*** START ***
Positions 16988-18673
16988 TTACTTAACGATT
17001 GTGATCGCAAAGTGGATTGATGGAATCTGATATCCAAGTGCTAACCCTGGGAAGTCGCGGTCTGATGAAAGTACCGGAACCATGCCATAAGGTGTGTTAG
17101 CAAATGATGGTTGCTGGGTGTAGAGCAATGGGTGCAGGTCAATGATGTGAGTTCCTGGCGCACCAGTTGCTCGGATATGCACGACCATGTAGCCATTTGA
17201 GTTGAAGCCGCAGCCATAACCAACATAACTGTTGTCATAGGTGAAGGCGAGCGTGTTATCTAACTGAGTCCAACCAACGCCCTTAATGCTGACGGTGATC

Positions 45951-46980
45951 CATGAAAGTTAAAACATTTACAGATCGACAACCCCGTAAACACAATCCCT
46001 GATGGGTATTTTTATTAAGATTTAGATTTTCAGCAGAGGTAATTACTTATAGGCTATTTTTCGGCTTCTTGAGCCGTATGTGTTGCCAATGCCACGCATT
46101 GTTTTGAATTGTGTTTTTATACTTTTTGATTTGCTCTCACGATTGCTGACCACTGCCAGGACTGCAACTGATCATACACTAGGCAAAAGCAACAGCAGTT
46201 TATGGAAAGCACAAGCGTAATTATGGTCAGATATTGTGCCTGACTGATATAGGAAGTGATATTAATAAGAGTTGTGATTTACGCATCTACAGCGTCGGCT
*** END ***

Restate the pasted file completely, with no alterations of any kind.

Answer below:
Positions 16988-18673
16988 TTACTTAACGATT
17001 GTGATCGCAAAGTGGATTGATGGAATCTGATATCCAAGTGCTAACCCTGGGAAGTCGCGGTCTGATGAAAGTACCGGAACCATGCCATAAGGTGTGTTAG
17101 CAAATGATGGTTGCTGGGTGTAGAGCAATGGGTGCAGGTCAATGATGTGAGTTCCTGGCGCACCAGTTGCTCGGATATGCACGACCATGTAGCCATTTGA
17201 GTTGAAGCCGCAGCCATAACCAACATAACTGTTGTCATAGGTGAAGGCGAGCGTGTTATCTAACTGAGTCCAACCAACGCCCTTAATGCTGACGGTGATC

Positions 45951-46980
45951 CATGAAAGTTAAAACATTTACAGATCGACAACCCCGTAAACACAATCCCT
46001 GATGGGTATTTTTATTAAGATTTAGATTTTCAGCAGAGGTAATTACTTATAGGCTATTTTTCGGCTTCTTGAGCCGTATGTGTTGCCAATGCCACGCATT
46101 GTTTTGAATTGTGTTTTTATACTTTTTGATTTGCTCTCACGATTGCTGACCACTGCCAGGACTGCAACTGATCATACACTAGGCAAAAGCAACAGCAGTT
46201 TATGGAAAGCACAAGCGTAATTATGGTCAGATATTGTGCCTGACTGATATAGGAAGTGATATTAATAAGAGTTGTGATTTACGCATCTACAGCGTCGGCT